Fleda thought best to show bravery too, and to show it from the first. "What you expected, dear Mrs. Gereth, is exactly what I came up to ascertain36. It struck me as right to do that first. I mean to ascertain, without making preparations."
"Then you'll be so good as to make them on the spot!" Mrs. Gereth was most emphatic37. "You're going abroad with me."
Fleda wondered, but she also smiled. "To-night—to-morrow?"
"In as few days as possible. That's all that's left for me now." Fleda's heart, at this, gave a bound; she wondered to what particular difference in Mrs. Gereth's situation as last known to her it was an allusion38. "I've made my plan," her friend continued: "I go for at least a year. We shall go straight to Florence; we can manage there. I of course don't look to you, however," she added, "to stay with me all that time. That will require to be settled. Owen will have to join us as soon as possible; he may not be quite ready to get off with us. But I'm convinced it's quite the right thing to go. It will make a good change; it will put in a decent interval39."
Fleda listened; she was deeply mystified. "How kind you are to me!" she presently said. The picture suggested so many questions that she scarcely knew which to ask first. She took one at a venture. "You really have it from Mr. Gereth that he'll give us his company?"
If Mr. Gereth's mother smiled in response to this, Fleda knew that her smile was a tacit criticism of such a form of reference to her son. Fleda habitually40 spoke41 of him as Mr. Owen, and it was a part of her present vigilance to appear to have relinquished42 that right. Mrs. Gereth's manner confirmed a certain impression of her pretending to more than she felt; her very first words had conveyed it, and it reminded Fleda of the conscious courage with which, weeks before, the lady had met her visitor's first startled stare at the clustered spoils of Poynton. It was her practice to take immensely for granted whatever she wished. "Oh, if you'll answer for him, it will do quite as well!" she said. Then she put her hands on the girl's shoulders and held them at arm's length, as if to shake them a little, while in the depths of her shining eyes Fleda discovered something obscure and unquiet. "You bad, false thing, why didn't you tell me?" Her tone softened43 her harshness, and her visitor had never had such a sense of her indulgence. Mrs. Gereth could show patience; it was a part of the general bribe44, but it was also like the handing in of a heavy bill before which Fleda could only fumble45 in a penniless pocket. "You must perfectly46 have known at Ricks, and yet you practically denied it. That's why I call you bad and false!" It was apparently47 also why she again almost roughly kissed her.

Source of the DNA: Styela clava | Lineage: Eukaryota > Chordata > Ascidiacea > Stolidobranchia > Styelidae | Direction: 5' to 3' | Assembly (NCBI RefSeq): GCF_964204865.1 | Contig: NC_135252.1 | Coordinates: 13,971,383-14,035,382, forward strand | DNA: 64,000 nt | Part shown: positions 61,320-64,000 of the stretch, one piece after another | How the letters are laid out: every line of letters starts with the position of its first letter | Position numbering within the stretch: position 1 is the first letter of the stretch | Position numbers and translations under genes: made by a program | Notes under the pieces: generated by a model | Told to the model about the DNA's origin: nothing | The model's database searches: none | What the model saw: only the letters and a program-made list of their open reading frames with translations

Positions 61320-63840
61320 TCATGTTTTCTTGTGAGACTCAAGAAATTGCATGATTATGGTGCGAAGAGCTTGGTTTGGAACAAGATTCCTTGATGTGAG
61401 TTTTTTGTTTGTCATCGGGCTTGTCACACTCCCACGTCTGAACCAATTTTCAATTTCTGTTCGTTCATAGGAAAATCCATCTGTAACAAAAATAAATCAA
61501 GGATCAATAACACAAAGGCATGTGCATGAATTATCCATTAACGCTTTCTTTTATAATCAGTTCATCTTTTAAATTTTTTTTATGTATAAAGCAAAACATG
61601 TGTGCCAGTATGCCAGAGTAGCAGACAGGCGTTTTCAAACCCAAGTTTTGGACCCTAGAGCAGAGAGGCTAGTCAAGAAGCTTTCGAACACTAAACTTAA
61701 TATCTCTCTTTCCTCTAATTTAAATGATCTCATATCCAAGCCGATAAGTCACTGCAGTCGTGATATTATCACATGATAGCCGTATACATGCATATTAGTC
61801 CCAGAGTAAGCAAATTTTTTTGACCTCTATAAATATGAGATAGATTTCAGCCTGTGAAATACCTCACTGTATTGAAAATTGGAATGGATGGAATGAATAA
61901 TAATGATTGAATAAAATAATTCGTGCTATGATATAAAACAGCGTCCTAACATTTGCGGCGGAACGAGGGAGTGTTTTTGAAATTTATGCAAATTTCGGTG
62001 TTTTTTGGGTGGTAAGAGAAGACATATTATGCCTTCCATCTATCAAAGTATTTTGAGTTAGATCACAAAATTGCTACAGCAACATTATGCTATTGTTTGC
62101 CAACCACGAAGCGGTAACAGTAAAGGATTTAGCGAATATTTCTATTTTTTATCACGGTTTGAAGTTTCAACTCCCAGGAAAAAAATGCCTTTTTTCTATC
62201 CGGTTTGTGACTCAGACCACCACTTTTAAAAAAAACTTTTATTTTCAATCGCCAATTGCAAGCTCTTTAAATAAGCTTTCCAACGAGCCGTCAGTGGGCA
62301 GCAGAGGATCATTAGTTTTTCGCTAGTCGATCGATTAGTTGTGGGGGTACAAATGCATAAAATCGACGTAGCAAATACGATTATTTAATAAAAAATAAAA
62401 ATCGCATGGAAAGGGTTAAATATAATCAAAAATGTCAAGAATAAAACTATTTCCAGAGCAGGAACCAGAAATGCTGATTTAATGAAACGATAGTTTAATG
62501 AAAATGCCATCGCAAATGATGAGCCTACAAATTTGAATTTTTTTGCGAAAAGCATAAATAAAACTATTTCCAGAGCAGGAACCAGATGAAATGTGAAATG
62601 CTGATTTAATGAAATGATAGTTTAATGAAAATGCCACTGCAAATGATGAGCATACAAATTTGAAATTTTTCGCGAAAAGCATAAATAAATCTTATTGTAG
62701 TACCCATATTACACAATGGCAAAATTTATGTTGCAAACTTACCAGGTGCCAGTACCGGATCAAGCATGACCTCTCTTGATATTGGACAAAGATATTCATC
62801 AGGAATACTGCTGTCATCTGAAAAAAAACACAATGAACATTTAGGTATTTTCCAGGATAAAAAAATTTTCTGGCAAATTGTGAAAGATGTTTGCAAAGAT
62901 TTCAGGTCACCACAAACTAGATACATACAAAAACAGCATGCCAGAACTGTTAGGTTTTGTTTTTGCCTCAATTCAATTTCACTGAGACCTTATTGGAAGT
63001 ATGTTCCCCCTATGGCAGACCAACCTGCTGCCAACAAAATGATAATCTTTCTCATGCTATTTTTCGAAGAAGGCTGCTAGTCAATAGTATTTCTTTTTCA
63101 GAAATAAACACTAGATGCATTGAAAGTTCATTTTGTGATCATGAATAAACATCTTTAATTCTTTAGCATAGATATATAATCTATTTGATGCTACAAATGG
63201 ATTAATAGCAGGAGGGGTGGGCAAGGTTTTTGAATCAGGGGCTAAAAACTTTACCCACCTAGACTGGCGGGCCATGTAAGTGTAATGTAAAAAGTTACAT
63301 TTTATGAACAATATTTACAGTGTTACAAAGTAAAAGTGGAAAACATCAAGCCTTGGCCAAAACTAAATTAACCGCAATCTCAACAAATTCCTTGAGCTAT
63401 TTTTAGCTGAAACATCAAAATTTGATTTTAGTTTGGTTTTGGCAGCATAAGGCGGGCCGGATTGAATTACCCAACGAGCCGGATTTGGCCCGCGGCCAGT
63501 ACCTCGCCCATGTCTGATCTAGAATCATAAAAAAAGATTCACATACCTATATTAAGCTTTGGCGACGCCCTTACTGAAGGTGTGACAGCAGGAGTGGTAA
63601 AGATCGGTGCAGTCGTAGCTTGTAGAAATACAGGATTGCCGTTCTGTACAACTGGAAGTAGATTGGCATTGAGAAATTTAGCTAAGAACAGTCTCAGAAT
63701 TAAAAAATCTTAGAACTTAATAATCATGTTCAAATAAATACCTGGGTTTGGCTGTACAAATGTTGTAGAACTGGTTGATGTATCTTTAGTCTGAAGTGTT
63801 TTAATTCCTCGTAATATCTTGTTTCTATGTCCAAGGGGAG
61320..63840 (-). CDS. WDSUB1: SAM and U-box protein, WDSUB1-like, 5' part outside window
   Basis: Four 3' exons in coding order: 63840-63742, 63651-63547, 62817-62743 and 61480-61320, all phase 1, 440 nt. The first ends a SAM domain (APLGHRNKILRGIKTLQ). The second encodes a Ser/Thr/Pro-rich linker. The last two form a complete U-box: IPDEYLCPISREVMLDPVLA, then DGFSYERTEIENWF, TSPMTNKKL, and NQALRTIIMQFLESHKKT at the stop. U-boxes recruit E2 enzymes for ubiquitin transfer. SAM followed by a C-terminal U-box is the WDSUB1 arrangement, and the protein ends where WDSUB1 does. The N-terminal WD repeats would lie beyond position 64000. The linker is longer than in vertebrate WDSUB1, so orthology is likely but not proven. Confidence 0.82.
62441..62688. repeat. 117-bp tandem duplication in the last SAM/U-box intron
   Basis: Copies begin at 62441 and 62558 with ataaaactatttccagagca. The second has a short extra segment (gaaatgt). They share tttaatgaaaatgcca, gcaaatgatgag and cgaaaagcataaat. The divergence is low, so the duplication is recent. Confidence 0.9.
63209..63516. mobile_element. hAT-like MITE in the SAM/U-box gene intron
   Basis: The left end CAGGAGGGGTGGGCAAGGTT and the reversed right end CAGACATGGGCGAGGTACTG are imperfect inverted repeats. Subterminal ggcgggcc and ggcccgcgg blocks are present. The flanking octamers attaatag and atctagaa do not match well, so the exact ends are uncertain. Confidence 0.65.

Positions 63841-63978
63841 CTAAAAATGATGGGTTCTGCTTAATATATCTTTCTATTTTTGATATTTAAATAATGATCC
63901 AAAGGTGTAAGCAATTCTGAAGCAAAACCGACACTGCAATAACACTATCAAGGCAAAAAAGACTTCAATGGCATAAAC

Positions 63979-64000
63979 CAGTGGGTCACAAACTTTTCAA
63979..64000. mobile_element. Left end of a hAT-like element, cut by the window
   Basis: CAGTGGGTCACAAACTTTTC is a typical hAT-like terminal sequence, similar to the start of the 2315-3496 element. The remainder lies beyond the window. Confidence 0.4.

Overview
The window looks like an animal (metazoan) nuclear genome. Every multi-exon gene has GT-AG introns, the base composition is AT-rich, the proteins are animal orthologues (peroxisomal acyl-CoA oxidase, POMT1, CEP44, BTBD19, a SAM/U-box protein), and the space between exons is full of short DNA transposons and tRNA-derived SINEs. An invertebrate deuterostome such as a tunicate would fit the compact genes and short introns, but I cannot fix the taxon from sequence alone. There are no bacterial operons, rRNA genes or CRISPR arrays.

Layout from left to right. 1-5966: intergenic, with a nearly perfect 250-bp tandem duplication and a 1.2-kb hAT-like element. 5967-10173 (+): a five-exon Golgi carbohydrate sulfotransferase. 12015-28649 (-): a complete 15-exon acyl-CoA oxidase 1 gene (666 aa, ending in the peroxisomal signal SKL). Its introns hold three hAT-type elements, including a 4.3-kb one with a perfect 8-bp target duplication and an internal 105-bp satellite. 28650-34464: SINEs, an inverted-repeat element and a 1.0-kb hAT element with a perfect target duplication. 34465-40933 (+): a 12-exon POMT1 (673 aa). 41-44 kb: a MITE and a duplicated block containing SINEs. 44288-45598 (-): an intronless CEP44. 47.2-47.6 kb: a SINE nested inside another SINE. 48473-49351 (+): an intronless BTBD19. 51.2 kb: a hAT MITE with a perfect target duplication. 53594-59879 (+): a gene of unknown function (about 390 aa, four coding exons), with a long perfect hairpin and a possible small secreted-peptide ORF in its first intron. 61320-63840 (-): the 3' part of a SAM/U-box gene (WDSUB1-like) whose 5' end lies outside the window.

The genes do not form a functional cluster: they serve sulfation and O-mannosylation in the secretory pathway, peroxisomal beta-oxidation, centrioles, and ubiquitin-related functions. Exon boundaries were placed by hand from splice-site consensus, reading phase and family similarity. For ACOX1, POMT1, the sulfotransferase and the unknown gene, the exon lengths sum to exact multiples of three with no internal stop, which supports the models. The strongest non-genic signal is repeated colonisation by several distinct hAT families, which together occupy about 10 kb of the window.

"I think that before I answer you I had better know what you're talking about," Fleda said.
Mrs. Gereth looked at her with a slight increase of hardness. "You've done everything you need for modesty48, my dear! If he's sick with love of you, you haven't had to wait for me to inform you."
Fleda hesitated. "Has he informed you, dear Mrs. Gereth?"
Dear Mrs. Gereth smiled sweetly. "How could he, when our situation is such that he communicates with me only through you, and that you are so tortuous49 you conceal50 everything?"
"Didn't he answer the note in which you let him know that I was in town?" Fleda asked.
"He answered it sufficiently51 by rushing off on the spot to see you."
Mrs. Gereth met that allusion with a prompt firmness that made almost insolently52 light of any ground of complaint, and Fleda's own sense of responsibility was now so vivid that all resentments turned comparatively pale. She had no heart to produce a <............